The adults of these mites are free-living predatory mites, feeding on other mites and possibly tiny insects. It is the larval stage, or first instar, which is called the chigger, and it is a parasite on humans and many animals, including other mammals, birds, reptiles and amphibians. On humans they tend to bite the skin around the ankles or belt area, where clothing fits tightly against the skin. The adult mites overwinter in the soil, producing their eggs with the warmth of spring. They then die, and the new chigger stages emerge from the eggs to seek their food sources. They are rapid crawlers, living in tall grass and other vegetation and climbing onto people who walk through those areas. The chigger does not burrow into the skin, but feeds for only a day or so by inserting its mouthparts, drawing out blood or other fluids. The saliva causes the severe itching reaction.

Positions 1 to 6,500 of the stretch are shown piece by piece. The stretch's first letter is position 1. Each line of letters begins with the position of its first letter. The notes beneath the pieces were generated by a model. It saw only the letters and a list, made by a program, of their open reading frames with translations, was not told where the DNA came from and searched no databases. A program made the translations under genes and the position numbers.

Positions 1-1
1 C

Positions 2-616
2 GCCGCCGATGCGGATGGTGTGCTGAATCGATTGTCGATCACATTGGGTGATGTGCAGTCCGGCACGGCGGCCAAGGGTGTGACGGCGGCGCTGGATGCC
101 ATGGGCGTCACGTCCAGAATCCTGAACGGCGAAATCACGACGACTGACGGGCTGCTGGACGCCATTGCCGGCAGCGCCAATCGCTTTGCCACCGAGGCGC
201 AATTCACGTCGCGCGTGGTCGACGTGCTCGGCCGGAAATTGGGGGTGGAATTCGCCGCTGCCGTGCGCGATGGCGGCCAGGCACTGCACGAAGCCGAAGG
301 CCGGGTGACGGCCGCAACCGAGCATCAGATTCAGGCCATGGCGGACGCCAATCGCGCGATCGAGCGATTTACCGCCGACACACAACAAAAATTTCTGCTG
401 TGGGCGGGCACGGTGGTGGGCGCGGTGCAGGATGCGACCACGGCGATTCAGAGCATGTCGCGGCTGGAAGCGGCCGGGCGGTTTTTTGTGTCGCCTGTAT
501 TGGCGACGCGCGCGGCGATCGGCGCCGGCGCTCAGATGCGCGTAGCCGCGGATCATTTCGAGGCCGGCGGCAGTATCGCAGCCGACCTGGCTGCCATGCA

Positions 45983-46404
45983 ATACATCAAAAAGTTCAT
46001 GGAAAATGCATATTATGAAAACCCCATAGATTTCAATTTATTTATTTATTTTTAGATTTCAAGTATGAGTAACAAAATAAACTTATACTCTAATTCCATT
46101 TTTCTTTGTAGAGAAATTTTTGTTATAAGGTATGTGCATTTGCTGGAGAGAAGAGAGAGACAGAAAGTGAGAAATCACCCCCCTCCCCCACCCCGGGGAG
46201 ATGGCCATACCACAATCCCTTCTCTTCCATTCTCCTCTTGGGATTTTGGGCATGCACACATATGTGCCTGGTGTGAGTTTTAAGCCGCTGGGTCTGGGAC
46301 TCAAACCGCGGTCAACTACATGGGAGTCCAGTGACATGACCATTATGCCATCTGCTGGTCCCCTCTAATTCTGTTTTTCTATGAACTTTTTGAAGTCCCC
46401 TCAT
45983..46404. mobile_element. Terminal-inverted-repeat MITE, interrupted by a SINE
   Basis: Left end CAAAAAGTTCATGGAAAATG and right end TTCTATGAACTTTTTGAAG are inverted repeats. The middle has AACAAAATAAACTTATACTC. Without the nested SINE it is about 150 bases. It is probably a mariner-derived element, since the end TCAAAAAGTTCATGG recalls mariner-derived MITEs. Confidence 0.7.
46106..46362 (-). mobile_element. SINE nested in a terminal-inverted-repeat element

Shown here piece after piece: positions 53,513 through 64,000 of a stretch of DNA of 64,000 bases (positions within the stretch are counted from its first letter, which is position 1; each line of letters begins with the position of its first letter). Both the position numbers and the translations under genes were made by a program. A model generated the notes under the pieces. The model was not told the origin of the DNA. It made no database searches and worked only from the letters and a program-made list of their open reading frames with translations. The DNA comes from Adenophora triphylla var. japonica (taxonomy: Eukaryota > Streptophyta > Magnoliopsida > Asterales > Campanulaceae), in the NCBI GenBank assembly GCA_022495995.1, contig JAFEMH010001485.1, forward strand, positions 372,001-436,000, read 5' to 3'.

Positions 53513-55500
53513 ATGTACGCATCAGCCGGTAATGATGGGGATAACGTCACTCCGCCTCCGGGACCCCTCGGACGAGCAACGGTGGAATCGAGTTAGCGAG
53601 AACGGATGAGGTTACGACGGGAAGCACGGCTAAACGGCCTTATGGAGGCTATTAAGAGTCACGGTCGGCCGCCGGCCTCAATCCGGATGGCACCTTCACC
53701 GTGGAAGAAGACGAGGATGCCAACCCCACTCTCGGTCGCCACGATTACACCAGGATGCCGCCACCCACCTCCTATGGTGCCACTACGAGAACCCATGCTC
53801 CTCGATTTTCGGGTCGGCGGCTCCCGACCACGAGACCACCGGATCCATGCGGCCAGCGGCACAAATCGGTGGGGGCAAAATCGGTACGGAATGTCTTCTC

Reduction of habitat for chiggers is important in urban areas, by keeping grassy environs mowed below 6 inches in height. Vegetation should be properly trimmed and moisture should be controlled where possible. People who walk through potentially infested areas should wear repellent and tuck their pants into their socks to inhibit the chiggers from getting under the pants and onto the skin. Applications of a registered insecticide to limited, high traffic areas may be helpful.